RIO DE JANEIRO: Lionel Messi scored a sparkling individual goal and created another as Argentina overcame a faltering performance to open their World Cup campaign with a 2-1 win over Bosnia on Sunday (Monday in Manila).
The Barcelona superstar produced a trademark moment of magic on a night that also saw France beat Honduras 3-0, with the help of the first goal decided by goal-line technology. Switzerland came back to beat Ecuador 2-1.
Hordes of Argentina fans helped transform Rio’s famous Maracana Stadium into a corner of Buenos Aires as the South American giants eased past their Group F rivals.
Messi, hoping to secure his status as one of footall’s greats by shining at this World Cup, had a largely quiet game by his high standards.
But the diminutive striker provided the two decisive moments of the match for Argentina’s goals.
Messi’s teasing free-kick caused panic in the Bosnian defence after only two minutes and eight seconds, when the ball came off Sead Kolasinac’s legs and went into his own net, the fastest own goal in World Cup history.
On 65 minutes Messi electrified the 78,800-capacity stadium with a moment of magic, jinking towards the area and unleashing a low shot which flew past Asmir Begovic in the Bosnian goal.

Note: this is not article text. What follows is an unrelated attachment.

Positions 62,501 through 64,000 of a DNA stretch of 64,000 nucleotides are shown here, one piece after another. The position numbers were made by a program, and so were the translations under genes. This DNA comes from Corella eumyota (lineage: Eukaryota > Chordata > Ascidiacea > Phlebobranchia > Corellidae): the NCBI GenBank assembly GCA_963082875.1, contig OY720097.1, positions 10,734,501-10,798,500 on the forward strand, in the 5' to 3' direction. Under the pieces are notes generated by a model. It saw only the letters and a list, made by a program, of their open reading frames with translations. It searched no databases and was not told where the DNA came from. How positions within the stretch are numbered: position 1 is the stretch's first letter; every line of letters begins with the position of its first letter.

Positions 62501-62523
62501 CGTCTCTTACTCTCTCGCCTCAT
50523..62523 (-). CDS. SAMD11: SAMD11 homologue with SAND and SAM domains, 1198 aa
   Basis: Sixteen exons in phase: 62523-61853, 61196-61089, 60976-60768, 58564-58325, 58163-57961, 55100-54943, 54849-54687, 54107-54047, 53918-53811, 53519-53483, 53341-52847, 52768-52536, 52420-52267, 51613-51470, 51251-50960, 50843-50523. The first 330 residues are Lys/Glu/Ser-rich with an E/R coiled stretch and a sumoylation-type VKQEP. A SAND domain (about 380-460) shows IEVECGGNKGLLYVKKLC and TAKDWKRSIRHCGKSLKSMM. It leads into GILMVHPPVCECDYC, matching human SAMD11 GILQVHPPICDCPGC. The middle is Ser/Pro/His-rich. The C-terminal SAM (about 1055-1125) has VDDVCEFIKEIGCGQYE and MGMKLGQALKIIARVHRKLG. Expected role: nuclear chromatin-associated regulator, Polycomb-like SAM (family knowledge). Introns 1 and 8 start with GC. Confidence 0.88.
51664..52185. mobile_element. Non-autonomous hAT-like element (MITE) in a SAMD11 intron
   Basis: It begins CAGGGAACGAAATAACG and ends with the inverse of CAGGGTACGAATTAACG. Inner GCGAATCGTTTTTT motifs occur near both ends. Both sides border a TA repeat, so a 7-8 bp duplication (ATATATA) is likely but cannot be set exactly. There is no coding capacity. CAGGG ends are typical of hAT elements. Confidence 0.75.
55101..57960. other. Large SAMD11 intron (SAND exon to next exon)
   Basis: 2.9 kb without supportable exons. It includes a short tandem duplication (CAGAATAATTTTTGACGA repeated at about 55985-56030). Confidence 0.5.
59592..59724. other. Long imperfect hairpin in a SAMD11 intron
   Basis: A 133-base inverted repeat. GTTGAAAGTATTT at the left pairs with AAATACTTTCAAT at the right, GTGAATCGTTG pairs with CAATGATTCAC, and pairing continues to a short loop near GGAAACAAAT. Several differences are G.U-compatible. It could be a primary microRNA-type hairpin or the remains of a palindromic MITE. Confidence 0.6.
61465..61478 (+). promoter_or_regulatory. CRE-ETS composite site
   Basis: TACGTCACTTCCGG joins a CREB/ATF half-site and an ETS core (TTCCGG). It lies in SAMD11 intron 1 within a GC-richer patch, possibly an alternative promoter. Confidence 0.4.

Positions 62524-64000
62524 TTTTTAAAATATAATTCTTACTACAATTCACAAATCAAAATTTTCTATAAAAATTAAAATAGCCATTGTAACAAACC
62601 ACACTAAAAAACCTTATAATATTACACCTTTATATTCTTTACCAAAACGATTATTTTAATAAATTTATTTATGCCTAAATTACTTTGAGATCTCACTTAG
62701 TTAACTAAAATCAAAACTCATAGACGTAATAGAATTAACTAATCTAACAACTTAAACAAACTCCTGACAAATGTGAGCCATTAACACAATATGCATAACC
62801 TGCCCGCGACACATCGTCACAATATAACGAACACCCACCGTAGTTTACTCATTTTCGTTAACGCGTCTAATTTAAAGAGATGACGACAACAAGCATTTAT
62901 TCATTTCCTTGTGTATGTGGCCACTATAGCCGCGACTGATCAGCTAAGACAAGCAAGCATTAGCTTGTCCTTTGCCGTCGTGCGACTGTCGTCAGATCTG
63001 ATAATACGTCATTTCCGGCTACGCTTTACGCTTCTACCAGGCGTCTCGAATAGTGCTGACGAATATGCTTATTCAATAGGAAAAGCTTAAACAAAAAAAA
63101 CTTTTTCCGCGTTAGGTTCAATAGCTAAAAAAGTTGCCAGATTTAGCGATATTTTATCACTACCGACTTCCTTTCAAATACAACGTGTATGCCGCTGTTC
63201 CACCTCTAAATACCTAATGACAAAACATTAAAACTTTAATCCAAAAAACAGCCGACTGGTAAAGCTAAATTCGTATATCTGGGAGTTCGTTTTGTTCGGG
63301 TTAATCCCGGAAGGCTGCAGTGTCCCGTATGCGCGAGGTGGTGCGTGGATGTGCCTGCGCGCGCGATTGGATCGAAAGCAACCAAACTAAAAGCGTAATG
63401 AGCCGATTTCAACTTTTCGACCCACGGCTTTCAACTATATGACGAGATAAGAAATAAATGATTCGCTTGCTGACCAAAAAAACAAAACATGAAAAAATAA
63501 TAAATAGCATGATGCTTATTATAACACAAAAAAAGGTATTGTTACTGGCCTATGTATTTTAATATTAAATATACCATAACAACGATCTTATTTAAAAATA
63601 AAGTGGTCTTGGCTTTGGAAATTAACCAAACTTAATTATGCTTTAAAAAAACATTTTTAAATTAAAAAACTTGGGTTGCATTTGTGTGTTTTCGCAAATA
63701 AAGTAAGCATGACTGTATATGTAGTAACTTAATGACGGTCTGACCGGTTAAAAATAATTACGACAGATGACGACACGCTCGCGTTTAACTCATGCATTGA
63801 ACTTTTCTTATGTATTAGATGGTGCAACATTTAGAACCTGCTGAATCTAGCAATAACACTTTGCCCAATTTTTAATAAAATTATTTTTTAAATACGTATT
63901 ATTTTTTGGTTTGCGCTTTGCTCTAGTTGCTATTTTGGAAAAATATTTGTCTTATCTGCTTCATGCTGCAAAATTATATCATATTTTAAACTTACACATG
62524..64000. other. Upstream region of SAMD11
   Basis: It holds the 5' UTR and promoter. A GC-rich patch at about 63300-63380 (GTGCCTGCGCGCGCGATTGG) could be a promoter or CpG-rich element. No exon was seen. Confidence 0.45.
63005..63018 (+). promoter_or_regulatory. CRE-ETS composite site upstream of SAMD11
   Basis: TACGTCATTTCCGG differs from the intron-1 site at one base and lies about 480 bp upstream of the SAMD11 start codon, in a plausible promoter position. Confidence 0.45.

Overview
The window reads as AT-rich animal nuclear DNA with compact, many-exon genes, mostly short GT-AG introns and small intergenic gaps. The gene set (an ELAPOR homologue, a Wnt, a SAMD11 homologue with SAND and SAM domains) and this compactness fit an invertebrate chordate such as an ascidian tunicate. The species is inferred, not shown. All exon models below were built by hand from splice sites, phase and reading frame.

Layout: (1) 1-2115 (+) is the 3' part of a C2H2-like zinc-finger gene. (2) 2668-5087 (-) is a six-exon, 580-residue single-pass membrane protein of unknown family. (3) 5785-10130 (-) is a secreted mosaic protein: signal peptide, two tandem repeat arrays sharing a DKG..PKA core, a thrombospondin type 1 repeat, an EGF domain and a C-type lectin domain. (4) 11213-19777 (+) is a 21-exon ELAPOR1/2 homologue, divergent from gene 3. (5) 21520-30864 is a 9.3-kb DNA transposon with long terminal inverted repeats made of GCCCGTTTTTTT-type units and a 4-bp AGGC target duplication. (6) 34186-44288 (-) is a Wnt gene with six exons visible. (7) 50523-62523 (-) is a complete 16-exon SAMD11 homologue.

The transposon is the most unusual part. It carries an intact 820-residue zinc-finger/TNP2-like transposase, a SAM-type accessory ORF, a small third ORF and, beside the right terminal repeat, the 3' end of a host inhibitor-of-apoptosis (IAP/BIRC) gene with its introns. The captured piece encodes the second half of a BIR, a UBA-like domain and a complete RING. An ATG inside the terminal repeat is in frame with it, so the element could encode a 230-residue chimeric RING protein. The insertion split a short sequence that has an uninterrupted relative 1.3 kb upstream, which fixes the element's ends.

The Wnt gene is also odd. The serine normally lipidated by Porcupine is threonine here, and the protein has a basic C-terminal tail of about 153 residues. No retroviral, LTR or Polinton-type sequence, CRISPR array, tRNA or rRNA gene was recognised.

The only blemish for Argentina was a late goal from Bosnian substitute Vedad Ibisevic, who slid his shot below the advancing Sergio Romero.
“The second goal secured the three points and was special for me for the game I was having,” said Messi, who failed to score at the 2010 World Cup.
The win puts Argentina on course for the last 16 with games against Iran and Nigeria to come.
Elsewhere on Sunday, France made World Cup history by defeating Honduras 3-0 with the help of the first goal awarded in international football using computer generated 3-D technology.
Karim Benzema’s strike early in the second half cannoned back off the inside of an upright across the goal at Porto Alegre’s Beira-Rio Stadium.
Honduras goalkeeper Noel Valladares’ tried to scoop it clear but the German-manufactured GoalControl goal-line technology system signalled the ball had crossed the line, prompting Brazilian referee Sandro Riccio to whistle for a score.
There was a brief delay as Ricci consulted his fourth official while Honduras manager Luis Fernando Suarez angrily protested. But Valladares’s goal stood.
Goal-line technology is being used for the first time at a World Cup finals in an attempt to eradicate the type of unwanted controversies that saw England’s Frank Lampard denied a valid goal against Germany at the 2010 World Cup in South Africa.
There are seven high-speed cameras, each capable of taking 500 pictures a second, trained on each goal in the World Cup games.
The system flashes a “GOAL” message to the referee’s watch.
It is similar to the Hawkeye system used to decide whether a ball has stayed in play in tennis and cricket.